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Protecting Your Rights As A Grandparent In Fort Lauderdale

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There is nothing like the bond between grandparents and grandchildren. Each plays a special role in the other’s life. Unfortunately, problems with adult children can end up driving a wedge in this relationship. Heartbroken, grandparents are often shocked and dismayed to find they have no real legal standing, outside of limited situations in which they may be included in child time-sharing arrangements. Find out more about grandparent’s rights in Florida and ways to protect this important relationship.

Grandparents’ Rights In Florida

Despite the nurturing and support grandparents provide for their grandchildren, they actually have few legal rights under the Florida Statutes. In general, grandparents are not included in child time-sharing arrangements, except in the following cases:

  • When one of the parents is missing;
  • If one or both is deceased or in a persistent vegetative state;
  • If one or both is a convicted felon;
  • If one or both parents are unfit and exhibit behavior that poses a threat to the child.

In these types of unfortunate situations, a grandparent may petition the court to be included in a parenting plan. This could allow them time with the child during the week, on weekends, and holidays or on other special occasions. They can also ask the court to grant them legal authority in making decisions regarding their grandchild, such as concerning their education, medical care, and religious upbringing. If the circumstances do not meet the above standards and there are simply disputes between them and their own children, they have little standing in forcing visits with their grandchildren.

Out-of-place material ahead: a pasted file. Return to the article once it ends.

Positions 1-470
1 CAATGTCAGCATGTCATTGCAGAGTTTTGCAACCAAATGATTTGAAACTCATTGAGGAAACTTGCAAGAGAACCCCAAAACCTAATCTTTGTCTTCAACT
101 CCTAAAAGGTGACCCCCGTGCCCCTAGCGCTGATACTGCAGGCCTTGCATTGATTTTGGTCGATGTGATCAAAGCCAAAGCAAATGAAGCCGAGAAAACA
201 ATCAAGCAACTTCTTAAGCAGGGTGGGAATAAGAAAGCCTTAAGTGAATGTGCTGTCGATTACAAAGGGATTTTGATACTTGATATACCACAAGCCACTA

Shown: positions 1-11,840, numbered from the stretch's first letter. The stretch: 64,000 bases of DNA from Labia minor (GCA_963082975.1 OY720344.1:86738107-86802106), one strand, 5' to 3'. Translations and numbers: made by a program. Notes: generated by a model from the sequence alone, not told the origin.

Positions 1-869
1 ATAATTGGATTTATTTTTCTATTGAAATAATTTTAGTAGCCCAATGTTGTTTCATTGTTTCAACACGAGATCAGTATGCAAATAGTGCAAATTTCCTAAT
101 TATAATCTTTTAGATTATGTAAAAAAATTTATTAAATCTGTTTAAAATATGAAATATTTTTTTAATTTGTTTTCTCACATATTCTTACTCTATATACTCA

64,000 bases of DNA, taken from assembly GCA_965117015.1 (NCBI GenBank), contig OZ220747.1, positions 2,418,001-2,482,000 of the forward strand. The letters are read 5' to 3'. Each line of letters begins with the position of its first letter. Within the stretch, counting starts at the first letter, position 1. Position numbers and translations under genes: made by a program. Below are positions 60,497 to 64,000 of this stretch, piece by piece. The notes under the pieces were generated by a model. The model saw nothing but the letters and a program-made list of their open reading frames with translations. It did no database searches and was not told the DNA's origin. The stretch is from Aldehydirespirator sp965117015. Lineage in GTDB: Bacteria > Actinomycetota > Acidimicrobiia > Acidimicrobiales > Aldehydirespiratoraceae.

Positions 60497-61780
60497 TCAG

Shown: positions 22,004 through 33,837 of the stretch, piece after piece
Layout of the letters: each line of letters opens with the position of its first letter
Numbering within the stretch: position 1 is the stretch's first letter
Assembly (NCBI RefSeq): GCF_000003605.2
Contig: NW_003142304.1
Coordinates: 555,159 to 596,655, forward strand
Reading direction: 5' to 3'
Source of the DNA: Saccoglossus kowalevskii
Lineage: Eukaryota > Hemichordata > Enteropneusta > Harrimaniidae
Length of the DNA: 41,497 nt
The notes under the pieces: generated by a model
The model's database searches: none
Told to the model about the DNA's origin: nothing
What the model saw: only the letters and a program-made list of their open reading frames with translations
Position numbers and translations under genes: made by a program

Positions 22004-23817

Protecting Your Rights To Grandchildren

With limited rights, a primary concern for grandparents is remaining on good terms with both their own child and their child’s partner (the other parent), for the sake of maintaining a relationship with their grandchild. This can certainly present challenges, particularly if you disapprove of either one or their relationship.

To protect yourself and to help ensure continued visits with your grandchildren, the American Association Of Retired People (AARP) recommends the following tips:

  • Be respectful of both your adult child and their partner;
  • Realize that there will likely be differences in parenting styles and that there is no one ‘right way’ to raise a child;
  • Do not offer your opinion on child-rearing or relationship matters, unless asked;
  • Do not bad mouth either parent in front of the child;
  • If you are permitted visits, adhere to the parent’s requests in regards to their children;
  • If you notice anything suspicious, discuss the matter with our Fort Lauderdale child time-sharing attorney;
  • If you suspect the child is in actual danger, notify the local police immediately.

Contact Our Fort Lauderdale Child Time Sharing Attorney

At the law office of Vanessa L. Prieto, we understand how important the relationship is between grandparents and grandchildren. While state laws are limited, we find ways to help ensure you both are protected. To discuss your situation and the options available, call or contact our Fort Lauderdale child custody & time-sharing attorney online and request a consultation today.

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